A study group can be an excellent way to stay motivated and on track with your CFRE Exam preparation. While a study group is not necessary to prepare for the CFRE Exam, many certificants tell us they were helpful.
1. Find others interested in studying for the CFRE. Use the channels below to let others know you are putting together a study group and encourage people to contact you with their interest.
a. Check the CFRE Study Group page to see if there is one already available in your area (don’t forget to tell us when your study group is put together so we can feature it on the page).
b. Create a post on CFRE Central to let others know you are interested in forming a study group (you must have an in-process application to be able to access CFRE Central).
c. Post to your personal LinkedIn page.
d. If you are a member of the Association of Fundraising Professionals or another professional organization with regional chapters, post to the chapters’ Facebook and/or LinkedIn pages.
e. Ask your local professional organization to put an announcement in their enewsletter.
2. A study group can be virtual or in-person. Don’t let geography bind you! Consider a virtual study group that can be facilitated via Skype, Zoom, GotoMeeting, or any other collaborative platform. If you are able to view participants via webcam it can help you feel like you’re in the same room.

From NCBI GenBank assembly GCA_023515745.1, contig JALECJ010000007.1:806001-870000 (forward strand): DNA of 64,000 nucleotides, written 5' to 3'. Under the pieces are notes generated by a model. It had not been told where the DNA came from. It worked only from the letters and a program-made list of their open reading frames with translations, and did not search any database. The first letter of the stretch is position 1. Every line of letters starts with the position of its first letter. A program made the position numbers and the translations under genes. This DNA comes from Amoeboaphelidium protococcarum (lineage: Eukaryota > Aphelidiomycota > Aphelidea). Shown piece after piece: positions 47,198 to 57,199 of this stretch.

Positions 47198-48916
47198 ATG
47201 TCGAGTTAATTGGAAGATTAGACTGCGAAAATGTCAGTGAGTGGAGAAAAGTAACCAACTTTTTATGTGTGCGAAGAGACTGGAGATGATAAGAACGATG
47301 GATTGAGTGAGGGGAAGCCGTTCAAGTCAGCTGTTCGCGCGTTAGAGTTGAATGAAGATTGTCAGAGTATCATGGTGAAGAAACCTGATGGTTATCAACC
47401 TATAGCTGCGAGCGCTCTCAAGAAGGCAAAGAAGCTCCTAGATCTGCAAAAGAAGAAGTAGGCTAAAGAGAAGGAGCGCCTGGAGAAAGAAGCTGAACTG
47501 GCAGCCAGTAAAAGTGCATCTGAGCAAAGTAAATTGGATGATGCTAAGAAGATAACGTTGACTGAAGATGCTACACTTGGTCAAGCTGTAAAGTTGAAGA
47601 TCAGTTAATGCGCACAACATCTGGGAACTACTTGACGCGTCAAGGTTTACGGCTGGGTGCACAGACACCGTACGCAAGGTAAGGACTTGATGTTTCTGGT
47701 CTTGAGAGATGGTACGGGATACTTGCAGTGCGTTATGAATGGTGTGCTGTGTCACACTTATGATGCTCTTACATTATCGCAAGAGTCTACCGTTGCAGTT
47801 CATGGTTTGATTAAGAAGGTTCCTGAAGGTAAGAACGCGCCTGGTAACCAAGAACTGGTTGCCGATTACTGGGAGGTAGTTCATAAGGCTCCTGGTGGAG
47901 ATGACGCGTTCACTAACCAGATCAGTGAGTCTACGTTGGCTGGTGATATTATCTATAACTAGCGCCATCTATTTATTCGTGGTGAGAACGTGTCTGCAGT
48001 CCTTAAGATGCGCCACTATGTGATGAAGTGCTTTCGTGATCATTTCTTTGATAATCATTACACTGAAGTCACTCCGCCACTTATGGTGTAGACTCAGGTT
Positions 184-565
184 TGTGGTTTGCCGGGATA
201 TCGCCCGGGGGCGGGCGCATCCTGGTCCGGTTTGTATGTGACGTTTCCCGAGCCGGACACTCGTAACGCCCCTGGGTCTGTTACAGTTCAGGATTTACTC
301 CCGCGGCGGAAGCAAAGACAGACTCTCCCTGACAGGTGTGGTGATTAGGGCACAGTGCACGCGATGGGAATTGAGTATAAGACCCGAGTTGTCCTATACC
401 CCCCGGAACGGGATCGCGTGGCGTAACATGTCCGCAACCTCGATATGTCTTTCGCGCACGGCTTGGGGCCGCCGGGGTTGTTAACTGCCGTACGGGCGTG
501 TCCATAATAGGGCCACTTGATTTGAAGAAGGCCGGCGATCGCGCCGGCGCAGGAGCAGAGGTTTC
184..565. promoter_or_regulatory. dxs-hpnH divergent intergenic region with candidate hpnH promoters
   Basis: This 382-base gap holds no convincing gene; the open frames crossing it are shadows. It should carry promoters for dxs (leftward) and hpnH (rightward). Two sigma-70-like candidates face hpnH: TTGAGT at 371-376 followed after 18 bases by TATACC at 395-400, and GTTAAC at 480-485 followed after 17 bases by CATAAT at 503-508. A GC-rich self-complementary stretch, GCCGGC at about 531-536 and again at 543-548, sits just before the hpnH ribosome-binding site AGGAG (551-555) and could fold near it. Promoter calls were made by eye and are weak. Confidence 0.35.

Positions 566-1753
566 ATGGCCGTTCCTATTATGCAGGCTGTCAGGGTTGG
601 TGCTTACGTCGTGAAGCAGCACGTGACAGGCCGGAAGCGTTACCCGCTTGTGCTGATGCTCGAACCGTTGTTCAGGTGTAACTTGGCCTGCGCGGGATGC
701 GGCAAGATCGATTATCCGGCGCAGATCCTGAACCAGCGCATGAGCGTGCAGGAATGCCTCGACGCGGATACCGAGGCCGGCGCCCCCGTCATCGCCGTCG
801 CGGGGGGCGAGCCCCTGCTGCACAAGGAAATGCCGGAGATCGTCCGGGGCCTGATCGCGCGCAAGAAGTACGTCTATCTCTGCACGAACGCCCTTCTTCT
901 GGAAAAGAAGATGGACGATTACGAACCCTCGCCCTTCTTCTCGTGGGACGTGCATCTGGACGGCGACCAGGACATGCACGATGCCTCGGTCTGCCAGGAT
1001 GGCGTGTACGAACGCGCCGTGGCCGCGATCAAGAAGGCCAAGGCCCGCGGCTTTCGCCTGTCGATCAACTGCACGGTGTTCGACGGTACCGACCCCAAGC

3. Don’t worry about having a minimal number of people. In your area there may only be one or two other people ready to start their CFRE prep at the same time you are. That’s fine! All it takes is one good study buddy.
4. Set a meeting schedule and stick to it. Once you have established your study group’s members, determine a reoccurring time you can meet, length of time, and place. Ensure wherever you choose has minimal distractions and noise. Also determine how many times in total you plan to meet.
For instance, if everyone is intending to take the exam within the 15 July – 15 September window, you may want to start meeting once a week starting several months prior.
6. Determine your areas of expertise and share. Using the Test Content Outline, determine if members of your study group are experts in any particular area and have them share their knowledge as well as field related questions.
7. Make and use flashcards. Have individuals make flashcards on certain topics and quiz each other.
8. Be each other’s cheerleaders. A study group is more than just familiarizing yourself with information. You can encourage one another and keep the motivation high.
Have other tips for how you put together a CFRE study group? Tell us at firstname.lastname@example.org.